So, a change in the way I conduct my charter business is necessary. Those wishing a shark fishing only charter are welcome, and we may end up running a traditional surf outing, but if we are plagued with sargassum we may end up in the gulf or bay doing our shark fishing from the Panga. If we can do neither I will continue to reschedule charters. I also want to announce that I will be offering gulf charters for sharks and other species on the Panga throughout the winter months as well as bay charters whenever the weather permits.

The Fourth Annual Sharkathon was held on PINS on 8 and 9 September. A total of 370 anglers entered and the largest shark prize money was won by Shawncy Perez with an 83" bull shark. This is a catch and release only tournament and I dearly wish other tournaments would adopt this format. There was quite a bit of grumbling on internet message boards about trash left after the event and I want to clearly state here and now that they were false. I saw two minimally trashed camp sites following the event and have no way of knowing if they were in the event or not as it was a busy weekend on PINS. Far more trash was left the following weekend by your regular campers than during Sharkathon.

My one peeve with the Sharkathon event is the blatant blocking of the beach by a large percentage of their campsites. I have contacted organizers of the event concerning this problem and they are already working to alleviate this issue during upcoming events. The blockages are simply to make things more convenient for the contestants in these camps and it is at the loss and hardship of all other beach travelers. Although it seems to be becoming the norm among young shark fishers to block the beach it has never been acceptable; it’s wrong, and it’s disrespectful to others who have as much right to use the resource and travel there as shark fishers do. If this event is to continue to receive my support this matter must be dealt with. I commend Sharkathon organizers for once again donating $1,000 of the proceeds of the event to the "Park Watch" program designed to help stop violation of game laws, vandalism and other illegal activities.  Unlike Sharkathon, there will soon occur a San Antonio-based tournament on PINS and this one has a long record of being totally without saving graces and I yearn for the day it is totally displaced by Sharkathon.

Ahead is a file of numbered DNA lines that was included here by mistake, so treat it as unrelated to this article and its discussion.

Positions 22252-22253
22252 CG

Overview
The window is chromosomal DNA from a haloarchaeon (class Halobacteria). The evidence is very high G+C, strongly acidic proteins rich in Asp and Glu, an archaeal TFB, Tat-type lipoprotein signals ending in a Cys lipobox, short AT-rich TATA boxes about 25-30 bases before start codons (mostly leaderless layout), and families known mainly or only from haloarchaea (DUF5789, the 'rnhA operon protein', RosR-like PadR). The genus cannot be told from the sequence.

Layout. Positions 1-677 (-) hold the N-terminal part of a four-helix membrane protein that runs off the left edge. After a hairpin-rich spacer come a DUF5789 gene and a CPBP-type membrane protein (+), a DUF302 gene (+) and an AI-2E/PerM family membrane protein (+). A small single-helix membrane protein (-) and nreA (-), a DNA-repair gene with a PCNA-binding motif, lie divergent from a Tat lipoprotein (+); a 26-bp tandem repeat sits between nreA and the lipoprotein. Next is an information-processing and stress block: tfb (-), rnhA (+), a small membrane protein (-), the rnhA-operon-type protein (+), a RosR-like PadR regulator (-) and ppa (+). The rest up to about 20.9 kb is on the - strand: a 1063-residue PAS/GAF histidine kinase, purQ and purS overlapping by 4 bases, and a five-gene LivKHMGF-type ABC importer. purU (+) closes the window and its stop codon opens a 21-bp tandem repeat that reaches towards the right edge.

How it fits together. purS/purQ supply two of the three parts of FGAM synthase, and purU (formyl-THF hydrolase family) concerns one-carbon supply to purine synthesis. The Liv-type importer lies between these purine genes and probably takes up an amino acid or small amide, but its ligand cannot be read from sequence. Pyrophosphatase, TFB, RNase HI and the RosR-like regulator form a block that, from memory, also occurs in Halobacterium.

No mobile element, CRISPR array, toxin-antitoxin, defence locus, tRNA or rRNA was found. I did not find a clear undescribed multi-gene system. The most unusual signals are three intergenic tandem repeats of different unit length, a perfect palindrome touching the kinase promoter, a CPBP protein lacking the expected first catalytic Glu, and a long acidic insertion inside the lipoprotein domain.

National Marine Fisheries Service has conducted several little-publicized public meetings concerning proposals to enact "zero take" of several shark species by sport fishers while commercial shark catch quotas will remain unaltered. What’s up with that? There appears to be no concern for the well-being of the resource whatsoever in these proposals and certainly no concern for the general citizenry who pay their wages. Presumably their chief concern and desire are only to protect commercial fishing. We all are aware of the decline in shark numbers worldwide; but this is due to overharvest from commercial longline fishing, not sport fishers. If it’s time for sport fishers to accept a "zero take" limit then certainly it is past time for a moratorium on commercial shark fishing until the affected species have a chance to rebound.

Charlie Golla encountered a 4½-foot alligator at the 6-mile of PINS on 9/16/07. He and I both contacted government agents and they captured the little guy on 9/20/07 and relocated him to a nice, deep, freshwater pond. First live gator I’ve ever heard of on PINS but down in "God’s Country" few things are really all that surprising. After all; Life’s a Hoot!

Be Careful, Be Courteous, Be Kind.